Representative Jared Polis (CO-02) today introduced the Limiting Unsafe Cannabis-Impaired Driving (LUCID) Act which would create a national benchmark to protect citizens from drivers under the influence of marijuana. The bill would expand the federal definition of an impaired driver to include those who have a cognitive or physical impairment due to the use of marijuana.
"As more and more states follow the will of their citizens and implement regulations to treat marijuana like alcohol, it is vital that we keep our roads safe and save lives by updating our driving under the influence laws," said Representative Polis. "The LUCID Act creates a single federal standard that will protect the public from impaired drivers and train law enforcement officials to effectively identify offenders. I encourage my colleagues on both sides of the aisle to work quickly to advance this legislation and keep impaired drivers, no matter what impaired them, off the road."
"It is imperative that with the likelihood of the majority of states in the union moving toward legalizing the use of either medical or recreational marijuana or both, that all states adopt robust legislation to prevent and deter driving under the influence of marijuana," said Tom Raynes, Executive Director, Colorado District Attorneys' Council.
"As an organization dedicated to reducing the negative results of substance abuse, Team Fort Collins applauds any effort to put forth meaningful legislation designed to impact those negative results," said Ashley Kasprzak, Executive Director, Team Fort Collins. "It is recognized that driving under the influence of alcohol laws and related enforcement have had major, beneficial impacts on the driving public. The support for such laws is all but universal. While recognizing that similar enforcement issues related to marijuana legalization is new, Team Fort Collins supports efforts to create practical legislation to address the impact of legal marijuana use in the driving community. Rep. Polis' efforts to make driving under the influence of marijuana enforcement consistent with laws related to driving under the influence of alcohol enforcement, seems logical and practical. Team Fort Collins appreciates the recognition by Congressman Polis to address those issues."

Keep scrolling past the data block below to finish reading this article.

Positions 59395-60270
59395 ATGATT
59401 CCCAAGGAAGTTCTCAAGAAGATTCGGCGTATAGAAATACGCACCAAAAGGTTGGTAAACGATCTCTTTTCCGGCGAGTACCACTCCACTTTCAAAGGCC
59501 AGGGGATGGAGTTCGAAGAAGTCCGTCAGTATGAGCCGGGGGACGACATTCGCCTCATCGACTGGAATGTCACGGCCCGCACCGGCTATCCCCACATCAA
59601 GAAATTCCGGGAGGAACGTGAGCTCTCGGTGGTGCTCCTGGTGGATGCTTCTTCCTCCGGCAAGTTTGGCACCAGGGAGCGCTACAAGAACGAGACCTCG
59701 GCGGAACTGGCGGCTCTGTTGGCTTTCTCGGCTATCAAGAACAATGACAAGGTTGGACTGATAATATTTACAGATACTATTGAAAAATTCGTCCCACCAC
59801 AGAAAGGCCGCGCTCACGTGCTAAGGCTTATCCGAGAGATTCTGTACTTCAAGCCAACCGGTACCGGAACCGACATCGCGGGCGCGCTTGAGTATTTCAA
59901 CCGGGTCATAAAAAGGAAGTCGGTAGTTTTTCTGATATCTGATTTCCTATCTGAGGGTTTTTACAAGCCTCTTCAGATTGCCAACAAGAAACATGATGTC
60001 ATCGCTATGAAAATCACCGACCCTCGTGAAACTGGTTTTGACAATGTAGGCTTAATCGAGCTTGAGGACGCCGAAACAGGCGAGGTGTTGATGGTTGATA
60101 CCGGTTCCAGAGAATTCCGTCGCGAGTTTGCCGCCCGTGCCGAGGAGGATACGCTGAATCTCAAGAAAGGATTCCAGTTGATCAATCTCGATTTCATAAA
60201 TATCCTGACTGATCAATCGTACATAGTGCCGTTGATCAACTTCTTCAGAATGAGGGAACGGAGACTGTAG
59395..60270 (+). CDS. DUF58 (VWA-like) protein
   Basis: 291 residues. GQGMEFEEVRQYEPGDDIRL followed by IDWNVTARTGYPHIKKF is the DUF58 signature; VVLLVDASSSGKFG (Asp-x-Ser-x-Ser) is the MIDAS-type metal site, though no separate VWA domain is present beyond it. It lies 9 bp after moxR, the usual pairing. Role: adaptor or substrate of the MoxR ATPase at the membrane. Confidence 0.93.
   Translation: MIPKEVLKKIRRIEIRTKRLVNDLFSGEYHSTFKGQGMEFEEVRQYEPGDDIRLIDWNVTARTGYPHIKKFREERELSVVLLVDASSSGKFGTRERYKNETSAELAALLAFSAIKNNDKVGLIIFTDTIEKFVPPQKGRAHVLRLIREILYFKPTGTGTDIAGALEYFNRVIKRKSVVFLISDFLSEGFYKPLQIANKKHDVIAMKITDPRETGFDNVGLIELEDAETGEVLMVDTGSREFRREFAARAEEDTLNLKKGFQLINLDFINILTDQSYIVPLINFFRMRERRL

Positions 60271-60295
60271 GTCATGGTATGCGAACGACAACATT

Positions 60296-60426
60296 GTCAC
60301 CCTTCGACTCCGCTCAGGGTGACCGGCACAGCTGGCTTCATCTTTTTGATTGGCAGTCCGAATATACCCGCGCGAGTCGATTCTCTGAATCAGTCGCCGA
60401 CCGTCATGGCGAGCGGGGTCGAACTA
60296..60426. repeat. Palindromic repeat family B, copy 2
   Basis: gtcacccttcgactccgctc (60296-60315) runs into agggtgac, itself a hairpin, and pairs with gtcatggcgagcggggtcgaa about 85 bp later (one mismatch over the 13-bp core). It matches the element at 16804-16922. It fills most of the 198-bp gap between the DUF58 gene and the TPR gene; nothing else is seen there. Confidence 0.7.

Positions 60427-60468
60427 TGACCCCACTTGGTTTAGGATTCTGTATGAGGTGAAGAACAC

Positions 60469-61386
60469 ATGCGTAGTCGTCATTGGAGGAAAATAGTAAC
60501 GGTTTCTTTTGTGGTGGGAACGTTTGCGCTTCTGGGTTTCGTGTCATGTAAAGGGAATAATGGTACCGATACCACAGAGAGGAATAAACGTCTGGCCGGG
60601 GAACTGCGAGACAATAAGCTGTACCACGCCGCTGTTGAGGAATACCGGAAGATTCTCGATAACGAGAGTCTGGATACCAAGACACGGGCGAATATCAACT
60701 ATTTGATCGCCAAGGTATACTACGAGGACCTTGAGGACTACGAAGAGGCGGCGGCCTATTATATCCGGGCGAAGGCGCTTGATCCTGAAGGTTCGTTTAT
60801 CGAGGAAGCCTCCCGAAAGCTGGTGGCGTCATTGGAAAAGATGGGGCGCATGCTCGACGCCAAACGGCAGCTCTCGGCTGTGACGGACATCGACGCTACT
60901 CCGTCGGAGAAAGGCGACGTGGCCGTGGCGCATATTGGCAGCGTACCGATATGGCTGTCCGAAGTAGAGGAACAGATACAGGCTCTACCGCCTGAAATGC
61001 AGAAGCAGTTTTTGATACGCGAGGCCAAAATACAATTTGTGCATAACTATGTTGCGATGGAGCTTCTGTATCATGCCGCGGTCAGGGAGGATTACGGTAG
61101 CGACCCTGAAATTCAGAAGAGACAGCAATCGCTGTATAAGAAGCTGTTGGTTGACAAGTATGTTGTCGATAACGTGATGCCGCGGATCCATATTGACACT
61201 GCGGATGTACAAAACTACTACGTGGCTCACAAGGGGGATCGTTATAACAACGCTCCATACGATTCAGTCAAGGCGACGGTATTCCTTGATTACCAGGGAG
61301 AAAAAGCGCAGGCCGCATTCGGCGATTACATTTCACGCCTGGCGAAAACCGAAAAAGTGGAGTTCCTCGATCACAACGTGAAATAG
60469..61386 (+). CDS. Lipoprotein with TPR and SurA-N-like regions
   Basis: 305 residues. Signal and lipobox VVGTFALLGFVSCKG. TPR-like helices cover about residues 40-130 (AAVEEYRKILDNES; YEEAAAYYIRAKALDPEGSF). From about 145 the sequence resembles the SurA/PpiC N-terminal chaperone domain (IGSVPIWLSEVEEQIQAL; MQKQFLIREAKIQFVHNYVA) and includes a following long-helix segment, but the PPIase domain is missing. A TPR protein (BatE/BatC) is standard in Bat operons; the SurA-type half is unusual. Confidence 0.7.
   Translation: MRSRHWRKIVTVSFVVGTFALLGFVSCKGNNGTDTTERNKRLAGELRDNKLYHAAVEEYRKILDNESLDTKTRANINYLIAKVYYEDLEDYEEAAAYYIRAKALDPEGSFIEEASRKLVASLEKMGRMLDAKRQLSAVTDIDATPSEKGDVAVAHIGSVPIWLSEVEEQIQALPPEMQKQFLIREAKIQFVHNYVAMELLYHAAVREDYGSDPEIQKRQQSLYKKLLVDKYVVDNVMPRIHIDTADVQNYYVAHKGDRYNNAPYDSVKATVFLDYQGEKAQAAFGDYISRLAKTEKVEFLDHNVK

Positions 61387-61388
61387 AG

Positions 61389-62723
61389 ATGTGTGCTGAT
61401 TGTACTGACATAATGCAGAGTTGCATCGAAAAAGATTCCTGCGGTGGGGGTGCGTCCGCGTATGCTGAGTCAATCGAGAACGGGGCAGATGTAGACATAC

This legislation would make a state ineligible for federal funds granted when they are in compliance with federal regulations designed to prevent operation of motor vehicles by intoxicated persons, if the state has legalized medicinal or recreational marijuana. States would also be permitted to implement their own laws regarding marijuana-impaired driving if such impairment appears alongside alcohol-impaired driving.